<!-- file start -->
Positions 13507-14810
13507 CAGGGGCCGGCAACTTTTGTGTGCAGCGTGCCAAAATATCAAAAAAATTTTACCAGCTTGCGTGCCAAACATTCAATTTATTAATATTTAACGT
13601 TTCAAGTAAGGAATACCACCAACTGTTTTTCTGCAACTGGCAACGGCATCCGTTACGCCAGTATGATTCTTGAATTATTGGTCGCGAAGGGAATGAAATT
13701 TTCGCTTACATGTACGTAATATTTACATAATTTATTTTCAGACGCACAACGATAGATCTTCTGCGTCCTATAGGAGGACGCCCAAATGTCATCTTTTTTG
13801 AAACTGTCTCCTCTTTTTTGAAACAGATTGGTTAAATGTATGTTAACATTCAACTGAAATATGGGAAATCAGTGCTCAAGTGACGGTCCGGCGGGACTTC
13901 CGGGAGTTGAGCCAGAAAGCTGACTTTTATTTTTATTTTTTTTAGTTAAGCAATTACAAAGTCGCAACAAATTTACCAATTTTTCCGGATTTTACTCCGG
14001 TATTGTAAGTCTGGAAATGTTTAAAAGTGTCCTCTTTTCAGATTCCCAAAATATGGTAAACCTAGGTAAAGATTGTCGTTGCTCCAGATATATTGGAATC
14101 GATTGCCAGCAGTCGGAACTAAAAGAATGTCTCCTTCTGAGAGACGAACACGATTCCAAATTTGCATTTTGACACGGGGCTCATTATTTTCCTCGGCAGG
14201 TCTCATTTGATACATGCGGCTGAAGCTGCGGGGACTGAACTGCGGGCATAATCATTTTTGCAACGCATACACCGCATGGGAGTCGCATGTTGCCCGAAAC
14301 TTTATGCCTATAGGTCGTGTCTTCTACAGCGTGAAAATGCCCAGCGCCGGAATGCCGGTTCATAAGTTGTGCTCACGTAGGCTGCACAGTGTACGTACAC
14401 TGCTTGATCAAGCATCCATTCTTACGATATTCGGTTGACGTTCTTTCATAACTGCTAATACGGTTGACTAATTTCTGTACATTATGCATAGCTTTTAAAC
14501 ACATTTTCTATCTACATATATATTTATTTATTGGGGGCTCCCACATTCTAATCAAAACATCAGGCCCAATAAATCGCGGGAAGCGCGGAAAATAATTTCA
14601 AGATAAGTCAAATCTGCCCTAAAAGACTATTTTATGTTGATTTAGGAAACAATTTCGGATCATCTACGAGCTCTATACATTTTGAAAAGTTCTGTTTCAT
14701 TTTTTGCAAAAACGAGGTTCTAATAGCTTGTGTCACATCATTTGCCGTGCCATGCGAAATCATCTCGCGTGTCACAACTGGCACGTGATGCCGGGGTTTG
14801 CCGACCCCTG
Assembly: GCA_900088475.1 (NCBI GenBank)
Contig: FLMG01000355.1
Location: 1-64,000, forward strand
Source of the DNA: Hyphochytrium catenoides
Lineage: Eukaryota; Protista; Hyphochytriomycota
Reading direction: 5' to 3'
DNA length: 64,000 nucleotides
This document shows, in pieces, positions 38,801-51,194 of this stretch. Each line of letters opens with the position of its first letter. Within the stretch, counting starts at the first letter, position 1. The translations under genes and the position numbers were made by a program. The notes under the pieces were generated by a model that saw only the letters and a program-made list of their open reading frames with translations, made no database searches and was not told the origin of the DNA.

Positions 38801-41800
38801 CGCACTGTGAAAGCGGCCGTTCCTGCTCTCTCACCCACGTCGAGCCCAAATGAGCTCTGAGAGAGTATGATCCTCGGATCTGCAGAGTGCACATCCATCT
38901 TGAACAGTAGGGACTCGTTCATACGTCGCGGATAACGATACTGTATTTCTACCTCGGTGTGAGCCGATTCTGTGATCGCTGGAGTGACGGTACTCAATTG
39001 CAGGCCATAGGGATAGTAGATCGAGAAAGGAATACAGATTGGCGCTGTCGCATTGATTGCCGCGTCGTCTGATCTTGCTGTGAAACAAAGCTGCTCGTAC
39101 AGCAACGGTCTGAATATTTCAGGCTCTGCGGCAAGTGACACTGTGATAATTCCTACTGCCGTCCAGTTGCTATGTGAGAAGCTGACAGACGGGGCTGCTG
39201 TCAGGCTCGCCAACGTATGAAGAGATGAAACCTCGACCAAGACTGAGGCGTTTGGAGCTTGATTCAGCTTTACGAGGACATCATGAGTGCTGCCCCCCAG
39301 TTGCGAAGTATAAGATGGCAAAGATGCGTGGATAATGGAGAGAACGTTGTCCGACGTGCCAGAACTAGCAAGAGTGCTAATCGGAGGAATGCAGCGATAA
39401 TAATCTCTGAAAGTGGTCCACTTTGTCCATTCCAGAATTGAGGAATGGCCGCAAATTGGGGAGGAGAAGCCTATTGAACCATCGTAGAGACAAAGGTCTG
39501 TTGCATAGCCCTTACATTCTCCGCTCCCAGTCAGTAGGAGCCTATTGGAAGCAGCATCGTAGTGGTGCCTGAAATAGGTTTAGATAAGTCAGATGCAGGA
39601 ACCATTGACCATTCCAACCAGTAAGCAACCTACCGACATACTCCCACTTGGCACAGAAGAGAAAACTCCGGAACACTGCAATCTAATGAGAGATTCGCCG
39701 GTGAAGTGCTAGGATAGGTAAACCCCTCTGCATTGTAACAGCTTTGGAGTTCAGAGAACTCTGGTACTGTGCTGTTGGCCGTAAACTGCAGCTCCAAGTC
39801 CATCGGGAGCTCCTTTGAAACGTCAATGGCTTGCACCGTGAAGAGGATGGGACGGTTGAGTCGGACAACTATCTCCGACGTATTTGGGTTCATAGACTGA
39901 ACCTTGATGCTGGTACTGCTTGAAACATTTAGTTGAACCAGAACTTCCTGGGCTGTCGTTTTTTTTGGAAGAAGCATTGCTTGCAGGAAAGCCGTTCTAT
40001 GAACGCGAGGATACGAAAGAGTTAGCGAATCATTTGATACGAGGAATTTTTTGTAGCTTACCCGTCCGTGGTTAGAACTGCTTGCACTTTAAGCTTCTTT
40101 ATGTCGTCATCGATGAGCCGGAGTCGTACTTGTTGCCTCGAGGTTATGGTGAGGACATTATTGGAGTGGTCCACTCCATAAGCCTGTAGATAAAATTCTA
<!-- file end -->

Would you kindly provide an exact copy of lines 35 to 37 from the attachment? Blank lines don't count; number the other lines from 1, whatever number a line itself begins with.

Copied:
39801 CATCGGGAGCTCCTTTGAAACGTCAATGGCTTGCACCGTGAAGAGGATGGGACGGTTGAGTCGGACAACTATCTCCGACGTATTTGGGTTCATAGACTGA
39901 ACCTTGATGCTGGTACTGCTTGAAACATTTAGTTGAACCAGAACTTCCTGGGCTGTCGTTTTTTTTGGAAGAAGCATTGCTTGCAGGAAAGCCGTTCTAT
40001 GAACGCGAGGATACGAAAGAGTTAGCGAATCATTTGATACGAGGAATTTTTTGTAGCTTACCCGTCCGTGGTTAGAACTGCTTGCACTTTAAGCTTCTTT